- Jordan automobiles were “assembled cars,” which meant they were built with stock components purchased from other firms, such as clutches, engines, etc.
- Jordans were lightweight with aluminum bodies and stylish with some European design elements.
- Beautiful, innovative advertising, particularly “Somewhere West of Laramie” ads, contributed to Jordan’s immediate success.
- Ads appealed to women at the time when it was acceptable and chic for women to drive.
In 1916, Edward S. (Ned) Jordan established the Jordan Motor Company in Cleveland, Ohio. Jordan first produced four and seven passenger touring models and a roadster. These soon were followed by a sedan and a limousine. Jordan automobiles were “assembled cars” with stock components purchased from other firms (such as clutches from Brown-Lipe and engines from Continental). The Continental 6 engine produced slightly less than 30 hp and gave the car a top speed of 60 mph. The Jordan’s lightweight aluminum body incorporated some of the style and features of European design. 2,000 units were sold the first year and nearly double that the next.
The immediate success in sales, however, was often attributed more to Ned Jordan’s poetic advertising than to the engineering and styling of the Jordan car. With the introduction of the Jordan Playboy in 1919 came some of the most remembered and influential automobile advertising in history. The Jordan Playboy was one of the very first cars to be advertised in women’s magazines, and to be advertised in a new revolutionary four-color printing process. Jordan’s ads were sheer poetry; romantic, rhetorical, irresistibly flattering, and women loved them. They got the message out at the very time it was becoming not only socially acceptable for women to drive, but actually quite chic. In 1923, Jordan’s famous “Somewhere West of Laramie” ad appeared and it was immediately applauded, celebrated, and immortalized.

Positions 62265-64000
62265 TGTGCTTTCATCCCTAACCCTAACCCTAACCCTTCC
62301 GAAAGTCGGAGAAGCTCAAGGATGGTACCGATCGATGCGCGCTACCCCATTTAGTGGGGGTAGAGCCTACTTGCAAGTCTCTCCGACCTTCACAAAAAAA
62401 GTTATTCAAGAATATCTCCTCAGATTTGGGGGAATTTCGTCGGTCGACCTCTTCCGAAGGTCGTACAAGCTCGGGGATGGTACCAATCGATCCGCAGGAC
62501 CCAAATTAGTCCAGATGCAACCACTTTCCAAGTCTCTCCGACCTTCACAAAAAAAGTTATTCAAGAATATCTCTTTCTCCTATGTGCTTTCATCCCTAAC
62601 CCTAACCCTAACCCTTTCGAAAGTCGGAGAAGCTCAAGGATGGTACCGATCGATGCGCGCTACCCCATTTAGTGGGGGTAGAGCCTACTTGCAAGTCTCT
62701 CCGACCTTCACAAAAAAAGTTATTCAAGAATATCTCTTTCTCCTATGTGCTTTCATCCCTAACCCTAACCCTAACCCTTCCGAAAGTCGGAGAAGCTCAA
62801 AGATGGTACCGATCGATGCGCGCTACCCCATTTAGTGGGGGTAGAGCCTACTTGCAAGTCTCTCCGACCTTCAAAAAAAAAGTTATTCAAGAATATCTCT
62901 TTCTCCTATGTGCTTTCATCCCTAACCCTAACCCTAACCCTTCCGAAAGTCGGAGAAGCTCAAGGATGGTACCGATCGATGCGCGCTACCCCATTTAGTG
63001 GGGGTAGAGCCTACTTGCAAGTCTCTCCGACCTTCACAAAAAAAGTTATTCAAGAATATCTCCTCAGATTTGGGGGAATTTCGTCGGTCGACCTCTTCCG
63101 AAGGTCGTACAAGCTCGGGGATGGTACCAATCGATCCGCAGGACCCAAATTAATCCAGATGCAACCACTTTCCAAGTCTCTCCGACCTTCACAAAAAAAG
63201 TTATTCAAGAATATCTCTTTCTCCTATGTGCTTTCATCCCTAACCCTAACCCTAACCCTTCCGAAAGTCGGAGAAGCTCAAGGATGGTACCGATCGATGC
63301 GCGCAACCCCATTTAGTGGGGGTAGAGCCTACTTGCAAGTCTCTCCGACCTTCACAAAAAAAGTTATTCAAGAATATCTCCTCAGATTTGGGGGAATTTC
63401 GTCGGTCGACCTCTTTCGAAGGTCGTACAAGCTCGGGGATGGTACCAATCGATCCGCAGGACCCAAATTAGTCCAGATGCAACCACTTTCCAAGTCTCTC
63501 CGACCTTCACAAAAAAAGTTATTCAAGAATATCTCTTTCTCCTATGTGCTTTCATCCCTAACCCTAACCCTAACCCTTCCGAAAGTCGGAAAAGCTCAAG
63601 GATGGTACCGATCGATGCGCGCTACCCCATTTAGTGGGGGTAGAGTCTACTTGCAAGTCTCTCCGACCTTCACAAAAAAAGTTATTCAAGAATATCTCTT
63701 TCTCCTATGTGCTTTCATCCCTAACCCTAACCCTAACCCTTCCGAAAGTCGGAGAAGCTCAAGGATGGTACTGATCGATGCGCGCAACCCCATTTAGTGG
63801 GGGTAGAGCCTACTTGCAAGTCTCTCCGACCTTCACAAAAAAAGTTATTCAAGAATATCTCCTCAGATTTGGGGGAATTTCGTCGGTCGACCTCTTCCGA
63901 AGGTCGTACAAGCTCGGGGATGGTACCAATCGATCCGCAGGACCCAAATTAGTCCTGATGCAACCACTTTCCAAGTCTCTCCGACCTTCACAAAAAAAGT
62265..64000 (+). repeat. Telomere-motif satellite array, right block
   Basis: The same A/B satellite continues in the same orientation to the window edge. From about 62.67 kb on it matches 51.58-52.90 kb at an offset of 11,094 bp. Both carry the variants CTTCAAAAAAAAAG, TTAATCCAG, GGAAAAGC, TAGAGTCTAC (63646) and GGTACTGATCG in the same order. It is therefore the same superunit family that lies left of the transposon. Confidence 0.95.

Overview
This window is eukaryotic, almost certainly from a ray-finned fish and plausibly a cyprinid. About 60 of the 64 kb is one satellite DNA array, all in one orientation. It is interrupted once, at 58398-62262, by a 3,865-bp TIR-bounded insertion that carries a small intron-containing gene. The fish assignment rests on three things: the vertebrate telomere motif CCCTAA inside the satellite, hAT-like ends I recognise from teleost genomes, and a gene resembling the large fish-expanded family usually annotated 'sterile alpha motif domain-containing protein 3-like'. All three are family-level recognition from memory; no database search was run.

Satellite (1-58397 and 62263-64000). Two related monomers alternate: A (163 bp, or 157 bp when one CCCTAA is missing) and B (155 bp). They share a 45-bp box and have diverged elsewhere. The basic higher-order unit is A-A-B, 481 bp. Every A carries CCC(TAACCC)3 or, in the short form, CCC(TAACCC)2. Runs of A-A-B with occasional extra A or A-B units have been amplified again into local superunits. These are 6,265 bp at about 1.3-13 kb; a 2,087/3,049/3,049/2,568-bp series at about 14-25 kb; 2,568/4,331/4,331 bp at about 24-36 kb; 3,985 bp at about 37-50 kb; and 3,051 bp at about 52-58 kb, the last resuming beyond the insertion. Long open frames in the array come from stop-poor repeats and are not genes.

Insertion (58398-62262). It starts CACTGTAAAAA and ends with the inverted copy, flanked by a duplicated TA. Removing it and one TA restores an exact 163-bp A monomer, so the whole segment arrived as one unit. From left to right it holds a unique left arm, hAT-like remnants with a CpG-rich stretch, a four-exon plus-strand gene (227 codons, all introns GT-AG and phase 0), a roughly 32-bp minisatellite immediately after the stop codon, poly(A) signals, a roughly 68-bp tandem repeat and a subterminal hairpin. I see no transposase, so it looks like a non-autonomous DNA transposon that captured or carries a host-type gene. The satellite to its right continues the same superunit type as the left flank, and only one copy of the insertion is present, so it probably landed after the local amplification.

Sales continued to rise and 1926 became Jordan’s best year with 11,000 cars produced. In 1927, Jordan introduced the Little Custom, but it was not as well-received as was expected. Rumor had it that Henry Ford would be introducing a new model for 1928 at half the price of Jordan’s Little Custom. Jordan’s last effort was the 1930 Speedway model, but at more than $5,000, and at the beginning of the Depression, there were few buyers. The firm went into receivership in 1931 and was sold to a company making vacuum cleaners in 1932.